There will be a celebration of the fifth anniversary of the Tea Party today in Washington DC. The Wall Street Journal‘s Jason Riley gives a run down here. The Tea Party is the best thing to happen to American politics since the tax revolt of the 1970s. Paradoxically, its broader focus has made it both less easy to lead and organize effectively, and easier for liberal media to attack, such that polls show many voters in the middle have an unfavorable impression of the Tea Party even while they agree with many Tea Party points of view on individual issues. It was ever so in politics.
Yes, the liberal media has people believing things about the Tea Party that simply aren't true, but we've come to expect that from our "news" media.
***I'm disappointed that Jan Brewer vetoed the Arizona bill that would protect business owners from having to conduct business contrary to their religious beliefs.
Ending a day that cast a glaring national spotlight on Arizona, Gov. Jan Brewer, a Republican, vetoed a bill on Wednesday that would have given business owners the right to refuse service to gay men, lesbians and other people on religious grounds.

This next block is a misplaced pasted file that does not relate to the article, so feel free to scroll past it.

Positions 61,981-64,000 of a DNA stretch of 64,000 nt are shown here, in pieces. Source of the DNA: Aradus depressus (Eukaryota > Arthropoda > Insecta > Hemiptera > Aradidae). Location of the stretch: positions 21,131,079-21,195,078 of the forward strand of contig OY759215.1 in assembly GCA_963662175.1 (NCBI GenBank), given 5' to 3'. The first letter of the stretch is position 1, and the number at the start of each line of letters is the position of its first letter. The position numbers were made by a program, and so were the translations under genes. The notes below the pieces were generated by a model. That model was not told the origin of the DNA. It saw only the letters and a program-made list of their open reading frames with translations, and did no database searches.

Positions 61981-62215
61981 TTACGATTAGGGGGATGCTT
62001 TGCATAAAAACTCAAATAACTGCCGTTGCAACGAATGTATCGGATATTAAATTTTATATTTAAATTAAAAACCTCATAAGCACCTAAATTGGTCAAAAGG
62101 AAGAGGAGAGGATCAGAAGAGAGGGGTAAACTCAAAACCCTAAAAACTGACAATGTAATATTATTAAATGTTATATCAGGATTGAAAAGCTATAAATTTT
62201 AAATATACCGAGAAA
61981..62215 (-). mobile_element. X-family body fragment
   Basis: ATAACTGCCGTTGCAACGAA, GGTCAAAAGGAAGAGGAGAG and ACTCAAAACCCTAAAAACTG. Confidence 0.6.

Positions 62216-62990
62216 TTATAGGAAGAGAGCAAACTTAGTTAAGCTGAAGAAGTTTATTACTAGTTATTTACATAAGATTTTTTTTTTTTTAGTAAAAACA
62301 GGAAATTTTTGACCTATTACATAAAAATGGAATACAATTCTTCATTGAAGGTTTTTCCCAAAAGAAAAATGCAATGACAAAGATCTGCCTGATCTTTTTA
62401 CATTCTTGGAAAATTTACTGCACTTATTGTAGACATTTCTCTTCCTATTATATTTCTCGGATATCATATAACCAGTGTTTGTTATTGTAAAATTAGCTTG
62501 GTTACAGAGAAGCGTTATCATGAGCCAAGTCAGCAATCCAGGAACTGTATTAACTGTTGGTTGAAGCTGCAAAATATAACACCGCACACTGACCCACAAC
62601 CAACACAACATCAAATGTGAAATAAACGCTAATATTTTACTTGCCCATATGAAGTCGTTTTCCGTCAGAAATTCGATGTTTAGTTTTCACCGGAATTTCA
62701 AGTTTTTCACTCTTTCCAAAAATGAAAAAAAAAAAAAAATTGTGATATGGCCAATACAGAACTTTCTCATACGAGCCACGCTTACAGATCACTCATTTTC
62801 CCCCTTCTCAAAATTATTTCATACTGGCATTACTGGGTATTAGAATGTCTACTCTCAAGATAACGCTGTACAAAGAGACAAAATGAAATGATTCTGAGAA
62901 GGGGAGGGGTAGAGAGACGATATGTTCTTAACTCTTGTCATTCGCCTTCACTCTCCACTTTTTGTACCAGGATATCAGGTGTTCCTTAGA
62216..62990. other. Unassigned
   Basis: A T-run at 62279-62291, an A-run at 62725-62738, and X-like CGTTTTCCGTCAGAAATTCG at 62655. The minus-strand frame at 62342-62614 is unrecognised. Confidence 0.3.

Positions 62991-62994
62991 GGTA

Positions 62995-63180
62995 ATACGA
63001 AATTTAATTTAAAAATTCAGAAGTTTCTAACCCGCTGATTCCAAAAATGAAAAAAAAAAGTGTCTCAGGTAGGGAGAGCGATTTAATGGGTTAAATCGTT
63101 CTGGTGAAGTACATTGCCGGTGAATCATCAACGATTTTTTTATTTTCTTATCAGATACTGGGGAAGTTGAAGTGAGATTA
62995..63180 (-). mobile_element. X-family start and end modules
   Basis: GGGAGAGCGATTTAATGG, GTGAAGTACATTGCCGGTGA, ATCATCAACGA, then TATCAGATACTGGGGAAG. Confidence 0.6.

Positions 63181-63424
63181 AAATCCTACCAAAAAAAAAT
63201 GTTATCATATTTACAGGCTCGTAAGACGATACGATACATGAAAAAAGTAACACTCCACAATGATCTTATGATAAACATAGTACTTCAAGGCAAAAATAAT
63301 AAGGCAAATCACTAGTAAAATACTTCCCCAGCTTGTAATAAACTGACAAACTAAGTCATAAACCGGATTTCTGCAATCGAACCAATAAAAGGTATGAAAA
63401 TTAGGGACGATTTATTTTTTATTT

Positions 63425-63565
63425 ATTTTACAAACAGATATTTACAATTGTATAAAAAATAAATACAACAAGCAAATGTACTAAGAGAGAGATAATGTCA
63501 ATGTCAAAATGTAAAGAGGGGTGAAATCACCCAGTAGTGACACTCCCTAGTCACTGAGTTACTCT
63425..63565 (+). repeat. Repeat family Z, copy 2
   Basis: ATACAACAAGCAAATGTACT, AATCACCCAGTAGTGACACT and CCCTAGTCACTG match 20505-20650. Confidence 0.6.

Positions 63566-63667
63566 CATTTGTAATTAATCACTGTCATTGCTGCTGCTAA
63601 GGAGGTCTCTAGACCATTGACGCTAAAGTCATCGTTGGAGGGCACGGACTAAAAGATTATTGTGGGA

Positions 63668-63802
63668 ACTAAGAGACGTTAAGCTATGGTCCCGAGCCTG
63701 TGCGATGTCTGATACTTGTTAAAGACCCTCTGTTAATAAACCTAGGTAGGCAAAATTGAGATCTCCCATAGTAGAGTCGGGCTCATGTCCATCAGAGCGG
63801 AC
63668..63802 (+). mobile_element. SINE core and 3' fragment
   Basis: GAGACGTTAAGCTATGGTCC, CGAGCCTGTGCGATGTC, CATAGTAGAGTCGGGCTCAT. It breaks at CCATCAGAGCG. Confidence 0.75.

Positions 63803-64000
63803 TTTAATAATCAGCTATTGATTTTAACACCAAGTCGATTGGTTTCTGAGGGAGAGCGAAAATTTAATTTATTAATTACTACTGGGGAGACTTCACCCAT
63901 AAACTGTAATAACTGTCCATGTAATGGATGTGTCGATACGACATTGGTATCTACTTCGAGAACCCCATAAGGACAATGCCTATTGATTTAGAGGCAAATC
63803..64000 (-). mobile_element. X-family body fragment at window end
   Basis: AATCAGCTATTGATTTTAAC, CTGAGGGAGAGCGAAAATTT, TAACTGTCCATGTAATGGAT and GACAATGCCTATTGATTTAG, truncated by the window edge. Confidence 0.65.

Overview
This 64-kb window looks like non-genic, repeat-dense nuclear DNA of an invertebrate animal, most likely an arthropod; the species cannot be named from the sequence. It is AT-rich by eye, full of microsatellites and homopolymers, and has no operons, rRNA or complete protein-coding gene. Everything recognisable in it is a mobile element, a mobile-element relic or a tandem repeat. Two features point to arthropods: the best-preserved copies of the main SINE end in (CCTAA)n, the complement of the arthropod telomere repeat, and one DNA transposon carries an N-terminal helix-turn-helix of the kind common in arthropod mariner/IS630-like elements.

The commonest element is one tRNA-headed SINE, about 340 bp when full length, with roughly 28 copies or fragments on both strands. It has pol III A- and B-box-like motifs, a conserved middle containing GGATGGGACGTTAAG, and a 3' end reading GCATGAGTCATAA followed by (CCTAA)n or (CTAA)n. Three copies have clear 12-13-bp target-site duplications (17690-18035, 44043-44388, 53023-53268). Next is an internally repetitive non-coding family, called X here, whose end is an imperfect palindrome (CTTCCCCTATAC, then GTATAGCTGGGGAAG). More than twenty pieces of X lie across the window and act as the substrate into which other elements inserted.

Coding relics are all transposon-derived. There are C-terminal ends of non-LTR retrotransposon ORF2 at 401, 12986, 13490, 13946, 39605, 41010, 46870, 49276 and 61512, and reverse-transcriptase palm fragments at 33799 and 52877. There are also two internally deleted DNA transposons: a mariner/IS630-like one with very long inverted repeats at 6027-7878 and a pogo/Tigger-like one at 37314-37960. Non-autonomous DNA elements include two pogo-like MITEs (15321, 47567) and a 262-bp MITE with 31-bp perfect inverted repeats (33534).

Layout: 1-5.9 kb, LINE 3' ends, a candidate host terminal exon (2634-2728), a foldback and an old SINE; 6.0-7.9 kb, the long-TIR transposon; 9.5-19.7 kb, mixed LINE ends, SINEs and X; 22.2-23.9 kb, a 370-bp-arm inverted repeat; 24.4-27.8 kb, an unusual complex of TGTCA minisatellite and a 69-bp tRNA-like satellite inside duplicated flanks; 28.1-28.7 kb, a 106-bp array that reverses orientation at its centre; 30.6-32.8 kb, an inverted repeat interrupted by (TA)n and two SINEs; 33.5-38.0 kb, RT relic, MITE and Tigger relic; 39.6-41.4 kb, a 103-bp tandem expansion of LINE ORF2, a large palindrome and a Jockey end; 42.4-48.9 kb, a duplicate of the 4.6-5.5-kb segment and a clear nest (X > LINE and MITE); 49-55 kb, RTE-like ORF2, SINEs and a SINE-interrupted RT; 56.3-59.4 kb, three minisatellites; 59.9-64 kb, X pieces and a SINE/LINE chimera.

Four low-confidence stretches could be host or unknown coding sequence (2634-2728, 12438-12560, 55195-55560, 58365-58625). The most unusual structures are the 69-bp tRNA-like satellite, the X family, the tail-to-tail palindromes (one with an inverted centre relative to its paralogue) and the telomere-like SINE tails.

As usual, our liberal media made the bill something it wasn't. Here's Rich Lowry's take:
It was jarring to read the coverage of the new “anti-gay bill” passed by the Arizona Legislature and then look up the text of the instantly notorious SB 1062. The bill was roughly 998 pages shorter than much of legislation that passes in Washington, so reading it didn’t take much of a commitment. Clocking in at barely two pages, it was easy to scan for disparaging references to homosexuality, for veiled references to homosexuality, for any references to homosexuality at all.
They weren’t there. A headline from The Week declared, “There is nothing Christian about Arizona’s anti-gay bill.” It would be more accurate to say that there was nothing anti-gay about Arizona’s anti-gay bill.
The legislation consisted of minor clarifications of the state’s Religious Freedom Restoration Act, which has been on the books for 15 years and is modeled on the federal act that passed with big bipartisan majorities in the 1990s and was signed into law by President Bill Clinton.